“The weak can never forgive.
Forgiveness is the attribute of the strong.”
Archive for September, 2013
Taking a note from George Saunders’s commencement address at Syracuse in the spring, Kathleen McCartney, the new president of Smith College, started off her school year by calling attention to the failures of kindness and reminding her students of the strength in being kind.
“The kindness you find here — the kindness you create here — is and will be just as powerful as the diploma you will bring with you into the world beyond the Grécourt Gates. It can open doors. It can open minds. It can close divides.”
Read her full speech after the jump. Wishing everyone a kinder school year for 2013-2014.
I read about efforts by the Reform and Conservative movements of Judaism to revise the way Bar Mitzvahs are being conducted and to explore how the rite of passage can deepen the bond with the B’nei Mitzvah and their families. It is the type of refreshing idea that is so obviously on target that in retrospect makes you wonder why nobody had led such a charge before.
Rethinking how we train for and conduct Bar Mitzvahs is urgently needed. Not only should we do away with the Vegas-type excesses of some parties, but as the NYT article below shares, B’nei Mitzvah offer the opportunity for kids that are becoming men and women to learn their roles in making this a better world – a critical concept of Judaism, tikkun olam, and one that makes me most proud of my heritage and religion.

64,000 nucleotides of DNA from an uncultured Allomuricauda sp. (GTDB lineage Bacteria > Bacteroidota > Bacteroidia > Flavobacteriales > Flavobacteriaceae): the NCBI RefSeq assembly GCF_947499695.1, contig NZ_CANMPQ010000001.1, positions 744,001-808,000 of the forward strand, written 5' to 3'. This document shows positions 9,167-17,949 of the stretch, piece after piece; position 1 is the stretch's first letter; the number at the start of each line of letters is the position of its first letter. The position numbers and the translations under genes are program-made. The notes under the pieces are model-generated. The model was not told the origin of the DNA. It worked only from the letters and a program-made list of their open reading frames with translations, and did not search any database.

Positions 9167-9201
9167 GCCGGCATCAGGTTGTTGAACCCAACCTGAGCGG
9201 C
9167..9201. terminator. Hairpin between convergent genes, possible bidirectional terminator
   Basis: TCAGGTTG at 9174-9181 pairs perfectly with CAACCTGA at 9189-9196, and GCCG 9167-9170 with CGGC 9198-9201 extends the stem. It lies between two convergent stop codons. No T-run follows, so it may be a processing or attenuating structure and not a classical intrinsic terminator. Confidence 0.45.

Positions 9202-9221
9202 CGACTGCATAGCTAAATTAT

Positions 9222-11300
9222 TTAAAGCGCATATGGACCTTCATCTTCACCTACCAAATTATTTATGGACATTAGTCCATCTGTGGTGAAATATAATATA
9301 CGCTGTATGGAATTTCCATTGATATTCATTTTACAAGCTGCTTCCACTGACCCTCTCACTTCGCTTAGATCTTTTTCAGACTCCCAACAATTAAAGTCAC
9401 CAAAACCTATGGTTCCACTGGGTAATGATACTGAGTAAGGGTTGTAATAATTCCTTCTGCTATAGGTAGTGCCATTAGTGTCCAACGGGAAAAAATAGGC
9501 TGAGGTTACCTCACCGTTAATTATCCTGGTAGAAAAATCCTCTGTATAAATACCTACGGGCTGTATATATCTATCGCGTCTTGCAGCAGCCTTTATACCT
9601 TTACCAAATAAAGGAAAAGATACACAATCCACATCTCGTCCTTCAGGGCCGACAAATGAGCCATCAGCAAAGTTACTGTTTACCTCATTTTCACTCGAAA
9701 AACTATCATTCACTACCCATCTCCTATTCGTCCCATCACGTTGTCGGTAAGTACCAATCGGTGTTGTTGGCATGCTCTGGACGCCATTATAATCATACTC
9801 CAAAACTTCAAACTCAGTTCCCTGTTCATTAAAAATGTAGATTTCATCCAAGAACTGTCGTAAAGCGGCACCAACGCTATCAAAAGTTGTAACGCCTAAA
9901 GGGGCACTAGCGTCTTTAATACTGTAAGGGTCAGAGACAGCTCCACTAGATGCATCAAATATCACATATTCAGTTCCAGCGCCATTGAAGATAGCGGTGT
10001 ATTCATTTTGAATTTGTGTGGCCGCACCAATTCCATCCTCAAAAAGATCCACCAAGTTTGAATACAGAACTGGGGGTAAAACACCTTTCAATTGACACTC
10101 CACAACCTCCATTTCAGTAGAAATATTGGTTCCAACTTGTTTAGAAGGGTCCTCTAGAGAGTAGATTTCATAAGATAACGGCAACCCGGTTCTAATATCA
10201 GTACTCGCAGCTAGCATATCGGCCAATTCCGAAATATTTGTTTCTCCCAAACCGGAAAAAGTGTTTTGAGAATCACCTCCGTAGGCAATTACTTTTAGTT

We should not stop at supporting social projects that kids can adopt that year. We should use the Bar Mitzvah training year to educate kids about how Judaism extols us to be mentshes (good human beings). Pirkei Avot – The Ethics of Our Fathers – is the type of jewel that I think is often skipped in favor of more traditional but less spiritual, inspirational and value-centric teaching in temple. It makes all the sense in the world to me that instead of rote repetition of words kids may not understand, we should invest in ethical guidance that will serve them for the rest of their lives, not to mention connect them to their faith with greater pride.
New research confirms that juice is not a good substitute for actual fruit consumption, according to the New York Times Well Blog. Juice has a high glycemic index, so it can spike up your blood sugar levels. In contrast, fruit with its fiber and pulp absorbs itself into the bloodstream at a slower pace. And certain fruits like blueberries help prevent the onset of type 2 diabetes. Read the full story after the jump.